WPAC’s Fahimeh Yazdan Panah, Ph.D, works in the laboratory of the Biomass and Bioenergy Research Group (BBRG) at the University of British Columbia. BBRG conducts advanced research and develops innovative solutions for turning wood pellets into high value chemicals and biofuels. Credit: UBC BBRG
Last week, the Government of British Columbia swore in its new cabinet with a focus on keeping people safe and the economy moving during an unprecedented global pandemic. The government also renewed its commitment to delivering affordability and security in B.C.’s communities, and investing in good jobs and livelihoods in a clean-energy future. British Columbia’s wood pellet sector has a key role to play in achieving both of these goals.
As a clean, renewable and responsible source of fibre, wood pellets are the gateway to the future of innovation in B.C.’s bioenergy sector. While wood pellets are well known for providing low-carbon heat and electricity, most experts also agree that pellets are the critical starting point for bio-refineries producing second generation liquid biofuels and advanced renewable bio-materials.
Bioenergy with carbon capture and storage (BECCS or Bio-CCS) has also been identified by the United Nations and international climate leaders as the preeminent critical ‘negative emissions’ technology. B.C. wood pellets are already being used at the Drax BECCS project in the UK and the Värtaverket plant in Stockholm is trialling BECCS to offset all transportation greenhouse gas (GHG) emissions in the city.
Capitalizing on these opportunities will support the province’s ambitious CleanBC agenda, while supporting economic recovery across British Columbia. Together, we have an opportunity to expand and anchor investment, innovation, jobs and clean, renewable products right here at home.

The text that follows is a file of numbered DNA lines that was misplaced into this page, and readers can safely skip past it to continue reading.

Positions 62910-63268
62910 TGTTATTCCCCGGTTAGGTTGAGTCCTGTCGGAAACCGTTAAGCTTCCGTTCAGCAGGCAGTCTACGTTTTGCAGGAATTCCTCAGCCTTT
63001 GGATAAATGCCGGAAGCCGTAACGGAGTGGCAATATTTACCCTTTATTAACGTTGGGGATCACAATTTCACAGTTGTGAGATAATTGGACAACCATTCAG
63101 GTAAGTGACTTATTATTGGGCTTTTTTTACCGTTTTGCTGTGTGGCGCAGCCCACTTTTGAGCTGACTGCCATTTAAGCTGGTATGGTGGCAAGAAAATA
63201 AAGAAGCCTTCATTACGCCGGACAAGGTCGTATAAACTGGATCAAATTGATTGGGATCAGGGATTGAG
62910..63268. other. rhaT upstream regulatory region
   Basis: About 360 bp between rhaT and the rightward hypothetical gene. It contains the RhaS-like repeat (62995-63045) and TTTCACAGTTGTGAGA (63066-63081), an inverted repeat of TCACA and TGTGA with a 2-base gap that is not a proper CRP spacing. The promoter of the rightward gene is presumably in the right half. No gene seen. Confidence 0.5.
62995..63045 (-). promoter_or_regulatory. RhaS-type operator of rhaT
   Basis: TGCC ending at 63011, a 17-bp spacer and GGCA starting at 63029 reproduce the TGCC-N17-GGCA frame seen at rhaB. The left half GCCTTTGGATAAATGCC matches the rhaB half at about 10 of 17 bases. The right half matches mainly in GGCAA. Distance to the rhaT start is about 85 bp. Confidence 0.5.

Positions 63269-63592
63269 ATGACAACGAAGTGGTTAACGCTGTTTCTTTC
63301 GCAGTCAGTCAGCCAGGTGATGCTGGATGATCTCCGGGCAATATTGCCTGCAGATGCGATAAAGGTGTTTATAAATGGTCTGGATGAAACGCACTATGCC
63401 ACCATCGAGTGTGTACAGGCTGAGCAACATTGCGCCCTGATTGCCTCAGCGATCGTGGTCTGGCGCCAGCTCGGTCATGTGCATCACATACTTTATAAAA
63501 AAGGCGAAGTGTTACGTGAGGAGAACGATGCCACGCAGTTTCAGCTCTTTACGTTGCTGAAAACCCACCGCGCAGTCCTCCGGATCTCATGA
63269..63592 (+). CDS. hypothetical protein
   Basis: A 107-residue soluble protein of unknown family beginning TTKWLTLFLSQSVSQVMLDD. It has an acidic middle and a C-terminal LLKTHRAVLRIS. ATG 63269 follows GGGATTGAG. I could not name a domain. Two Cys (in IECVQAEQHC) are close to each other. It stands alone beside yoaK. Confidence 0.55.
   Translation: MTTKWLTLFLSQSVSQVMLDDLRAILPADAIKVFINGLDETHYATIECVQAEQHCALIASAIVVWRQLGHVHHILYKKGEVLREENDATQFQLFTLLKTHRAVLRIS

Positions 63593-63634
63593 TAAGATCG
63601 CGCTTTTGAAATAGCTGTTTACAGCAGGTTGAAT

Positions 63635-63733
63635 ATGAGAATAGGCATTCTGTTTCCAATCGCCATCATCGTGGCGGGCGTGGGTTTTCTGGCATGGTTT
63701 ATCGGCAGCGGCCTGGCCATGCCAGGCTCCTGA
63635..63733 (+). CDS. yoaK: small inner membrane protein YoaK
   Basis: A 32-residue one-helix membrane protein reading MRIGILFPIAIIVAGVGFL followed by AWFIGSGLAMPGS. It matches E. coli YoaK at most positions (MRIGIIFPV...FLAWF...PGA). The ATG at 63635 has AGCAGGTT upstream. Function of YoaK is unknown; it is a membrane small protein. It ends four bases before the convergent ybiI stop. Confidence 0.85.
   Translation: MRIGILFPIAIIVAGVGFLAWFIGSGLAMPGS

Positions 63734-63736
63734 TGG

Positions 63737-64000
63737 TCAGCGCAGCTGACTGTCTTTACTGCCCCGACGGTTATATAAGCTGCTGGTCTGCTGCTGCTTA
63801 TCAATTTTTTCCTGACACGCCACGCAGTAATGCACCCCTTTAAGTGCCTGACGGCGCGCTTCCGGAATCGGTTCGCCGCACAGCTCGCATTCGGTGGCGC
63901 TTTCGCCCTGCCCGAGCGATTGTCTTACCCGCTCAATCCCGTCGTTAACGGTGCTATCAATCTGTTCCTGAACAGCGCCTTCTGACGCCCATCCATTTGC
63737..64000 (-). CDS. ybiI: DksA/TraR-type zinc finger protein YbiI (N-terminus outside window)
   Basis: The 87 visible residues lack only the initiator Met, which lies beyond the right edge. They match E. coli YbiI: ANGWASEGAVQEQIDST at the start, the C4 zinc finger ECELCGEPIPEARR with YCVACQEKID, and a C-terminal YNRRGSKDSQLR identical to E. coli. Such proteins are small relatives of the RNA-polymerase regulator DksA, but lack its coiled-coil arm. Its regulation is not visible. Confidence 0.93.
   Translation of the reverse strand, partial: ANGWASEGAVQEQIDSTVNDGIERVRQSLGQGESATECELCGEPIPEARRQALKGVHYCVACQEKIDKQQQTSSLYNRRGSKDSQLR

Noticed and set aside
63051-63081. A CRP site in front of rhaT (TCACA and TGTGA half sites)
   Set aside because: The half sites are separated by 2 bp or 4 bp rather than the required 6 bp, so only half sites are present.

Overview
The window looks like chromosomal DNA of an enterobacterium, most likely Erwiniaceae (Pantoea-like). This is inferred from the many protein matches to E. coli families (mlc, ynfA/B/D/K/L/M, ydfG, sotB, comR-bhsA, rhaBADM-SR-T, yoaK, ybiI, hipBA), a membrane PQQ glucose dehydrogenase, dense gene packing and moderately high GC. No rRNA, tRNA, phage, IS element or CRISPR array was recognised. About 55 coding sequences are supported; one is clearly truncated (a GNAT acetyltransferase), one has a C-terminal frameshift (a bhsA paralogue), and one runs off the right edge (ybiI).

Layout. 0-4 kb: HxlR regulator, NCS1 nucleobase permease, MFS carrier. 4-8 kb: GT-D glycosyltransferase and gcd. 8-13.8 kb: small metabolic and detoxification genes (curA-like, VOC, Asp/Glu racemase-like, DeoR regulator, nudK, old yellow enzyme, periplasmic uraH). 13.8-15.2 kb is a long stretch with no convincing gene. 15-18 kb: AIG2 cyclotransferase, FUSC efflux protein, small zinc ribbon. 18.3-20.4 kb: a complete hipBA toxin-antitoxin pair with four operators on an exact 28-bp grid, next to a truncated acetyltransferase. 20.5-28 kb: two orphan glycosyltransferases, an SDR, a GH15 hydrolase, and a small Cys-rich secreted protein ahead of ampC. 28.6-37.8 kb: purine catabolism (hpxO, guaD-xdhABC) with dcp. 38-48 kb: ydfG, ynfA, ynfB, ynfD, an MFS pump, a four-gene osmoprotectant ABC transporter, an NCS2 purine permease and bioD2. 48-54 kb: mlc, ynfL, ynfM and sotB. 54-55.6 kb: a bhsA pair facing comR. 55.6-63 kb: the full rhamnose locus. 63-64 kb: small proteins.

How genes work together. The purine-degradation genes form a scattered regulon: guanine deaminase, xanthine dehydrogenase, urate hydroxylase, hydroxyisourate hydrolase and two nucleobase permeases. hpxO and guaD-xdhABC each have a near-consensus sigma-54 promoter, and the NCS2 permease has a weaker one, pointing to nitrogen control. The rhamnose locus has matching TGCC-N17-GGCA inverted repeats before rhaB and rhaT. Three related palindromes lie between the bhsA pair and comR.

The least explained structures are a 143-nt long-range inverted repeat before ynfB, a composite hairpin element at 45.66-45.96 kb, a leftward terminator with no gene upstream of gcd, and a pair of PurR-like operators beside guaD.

Every day, the wood pellet sector adds value to B.C.’s forest sector, employing more than 2,500 people directly and indirectly, reducing waste in our forests, supporting the economic stability of more traditional forest products and creating a clean-burning fuel source that is displacing fossil fuels. Most of these jobs create opportunities for rural and Indigenous British Columbians. Based on figures from the European Union, if B.C. used slash piles for modern wood fuel production it would result in the near-term creation of over 7,500 jobs.
Today, B.C. is the largest producer of wood pellets of any sub-national jurisdiction anywhere in the world. The province exports 99 per cent of its 2.5 million tonnes of pellets to Asia and Europe. The Wood Pellet Association of Canada (WPAC) is helping global customers switch from fossil fuels to B.C. wood pellets – realizing a CO2 reduction of approximately four million tonnes, or roughly six per cent of B.C.’s total GHG emissions. Closer to home, combined heat and power generation by B.C.’s forest sector reduced provincial GHG emissions by 10 per cent overall.
We at WPAC are keen to work with the new government to achieve its climate change goals while increasing the value realized from every tree harvested. For our sector that means:
- supporting research and development of new, innovative wood-based bioenergy products, such as liquid biofuels and renewable natural gas;
- expanding existing and growing new markets for B.C. wood pellets;
- developing domestic policies and programs that advance B.C.’s carbon objectives by replacing fossil fuels and carbon intensive energy sources with bioenergy from pellets; and
- removing policy and administrative barriers to the utilization of forest harvest residuals now left as waste.
Our vision at WPAC is for a sector that maximizes the value of every tree harvested, to create green, renewable products at the forefront of the global transition to a low carbon economy. We are excited by the possibilities ahead and look forward to working with the new B.C. government to realize those opportunities for the benefit of all British Columbians and customers around the world.